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Artificial Intelligence Continues to Focus on Changing the Retail Landscape

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What is AI and why do retailers care?

AI – or artificial intelligence – has been garnering great attention across every industry sector for decades. While the origin of the concept goes back to the time of antiquity, the actual formal approach to the field of artificial intelligence rally had its start in the 1950s. While the comic book concept of artificial robots with human-like features may have been replaced with smart technology, the aurora and mystical qualities that surround AI persists.

For today it is important to know that the ability to use technology to demonstrate artificial intelligence is defined by Merriam Webster as, “The capability of a machine to imitate intelligent human behavior” or per a Google search, AI is described as the use of technology to “perform tasks that normally require human intelligence, such as visual perception, speech recognition, decision-making, and translation between languages.”

It does not take a great visionary to anticipate that artificial Intelligence (AI) in 2019 will continue to rapidly evolve, significantly impacting the retail experience in many ways.

AI is the basis for the use of technology to have robots cruising around in the stores to add value for customers, delivering goods to home and office, providing online or in-store smart shopping suggestions based on previous selections, or even tapping into image recognition for cutting edge check-out options such as at Amazon Go stores. All of these examples, which were once seen as ‘futuristic’ scenarios, have evolved from current massive technological advances.  

So what is coming next in the world of robotics?

While several retailers have begun using in-store robots, one of the most frequent scenarios includes the exciting GIANT food store introduction of 172 robotic assistances beginning over the next few months-with an anticipated completion by mid-year. Adding the robot, Marty, to the staff at the GIANT food store, will bring value for consumers and employees alike.  Not only will the robots identify and address hazards and spills, but they will also perform other mundane tasks that will free up human employees to interact more frequently in a more meaningful way with the customers.

In the last few years robots have been used routinely by retailers for monitoring store shelf inventory, assisting shoppers with access to out of reach items, price checking and other automated duties - and these roles will continue to expand as technology supports new competencies.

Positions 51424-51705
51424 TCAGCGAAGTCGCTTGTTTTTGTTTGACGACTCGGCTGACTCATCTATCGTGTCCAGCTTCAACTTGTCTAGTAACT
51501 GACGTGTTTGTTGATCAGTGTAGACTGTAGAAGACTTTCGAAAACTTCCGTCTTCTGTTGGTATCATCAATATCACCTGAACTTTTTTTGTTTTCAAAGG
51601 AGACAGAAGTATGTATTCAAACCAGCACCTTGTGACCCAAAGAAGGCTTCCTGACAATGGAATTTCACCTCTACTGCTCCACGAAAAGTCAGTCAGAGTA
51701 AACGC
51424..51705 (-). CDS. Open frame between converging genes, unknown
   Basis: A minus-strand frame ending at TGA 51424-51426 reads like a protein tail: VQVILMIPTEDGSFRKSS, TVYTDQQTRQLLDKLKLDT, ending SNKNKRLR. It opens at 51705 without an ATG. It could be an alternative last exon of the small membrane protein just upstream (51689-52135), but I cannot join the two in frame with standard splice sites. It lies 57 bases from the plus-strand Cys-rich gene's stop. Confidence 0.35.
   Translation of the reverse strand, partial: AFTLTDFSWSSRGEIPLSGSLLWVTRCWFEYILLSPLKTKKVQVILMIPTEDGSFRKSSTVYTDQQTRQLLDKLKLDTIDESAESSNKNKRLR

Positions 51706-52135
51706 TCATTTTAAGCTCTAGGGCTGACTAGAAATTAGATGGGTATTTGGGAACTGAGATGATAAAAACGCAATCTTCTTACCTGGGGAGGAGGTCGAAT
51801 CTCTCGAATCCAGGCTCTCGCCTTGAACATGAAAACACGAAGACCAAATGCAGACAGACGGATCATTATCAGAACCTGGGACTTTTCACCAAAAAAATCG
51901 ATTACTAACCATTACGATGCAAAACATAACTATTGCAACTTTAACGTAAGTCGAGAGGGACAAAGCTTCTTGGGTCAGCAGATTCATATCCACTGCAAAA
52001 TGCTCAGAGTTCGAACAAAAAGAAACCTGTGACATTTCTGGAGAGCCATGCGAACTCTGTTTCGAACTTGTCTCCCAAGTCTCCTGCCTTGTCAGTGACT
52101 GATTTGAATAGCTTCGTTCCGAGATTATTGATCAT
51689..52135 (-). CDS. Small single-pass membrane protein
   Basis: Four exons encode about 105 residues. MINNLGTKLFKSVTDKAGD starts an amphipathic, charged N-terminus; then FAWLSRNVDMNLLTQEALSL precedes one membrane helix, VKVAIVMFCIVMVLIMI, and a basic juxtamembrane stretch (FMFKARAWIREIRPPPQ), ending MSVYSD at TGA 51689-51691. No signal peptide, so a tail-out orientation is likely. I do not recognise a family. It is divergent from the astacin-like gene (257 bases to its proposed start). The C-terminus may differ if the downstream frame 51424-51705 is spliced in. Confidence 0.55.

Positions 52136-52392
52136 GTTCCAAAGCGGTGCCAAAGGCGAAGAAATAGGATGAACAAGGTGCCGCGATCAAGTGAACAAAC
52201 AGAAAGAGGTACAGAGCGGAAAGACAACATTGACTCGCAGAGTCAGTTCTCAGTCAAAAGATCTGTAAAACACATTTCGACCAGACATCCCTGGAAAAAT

Robots, including drones, have also been tagged for driverless deliveries. Food and pharmaceuticals have been the early targets but the menu continues to expand as drone delivery is also being augmented by self-driving commercial vehicles carrying groceries and take-out foods.

What else can AI technology do for the retail experience?

Along with the deployment of robotics, the overall use of technology is now central to the retail experience.  Interactive smart boards routinely help in-store shoppers instantly identify specific inventory (where can I find those sneakers that are on sale?), ‘magic’ mirrors show images of how to accessorize apparel, and Amazon Go broadens its ‘just walk out’ capabilities. 

While many of these technological advancements seem to be hitting the retail world at an unusually accelerated pace, the reality is that many of these technology driven tools have been on the drawing board for some time. As technology offers more practical alternatives, new changes are being rolled out that have been in the development mode for many years.

Like many new ideas, the larger chain stores are the early adopters. For local chains and single store owners, it may be a slower acceptance process. The cost of providing some of these services to customers may far outweigh the benefits that it will reap if it cannot be scaled to the size of the organization’s operations.

For the smaller retailer and entrepreneur, the most important take-away right now is to remain apprised of the technology as it improves and hopefully becomes more readily available in a variety of commercial situations. In the meantime, finding other ways to ensure that customers have a fantastic in-store experience is critical.

The possibilities are endless as technology continues to take on characteristics of human intelligence while having a profound influence on the future of retail.

We take our responsibility to share retail news with you very seriously, and as such we will continue to follow the constant improvements in the retail world based on rapid technology changes that focus especially on providing information, recommendations and shopper convenience.

 

Please contact John R. Mellage, SobelCo at john.mellage@SobelCoLLC.com or Chris Martin, SobelCo at chris.martin @SobelCoLLC.com if you have any questions.

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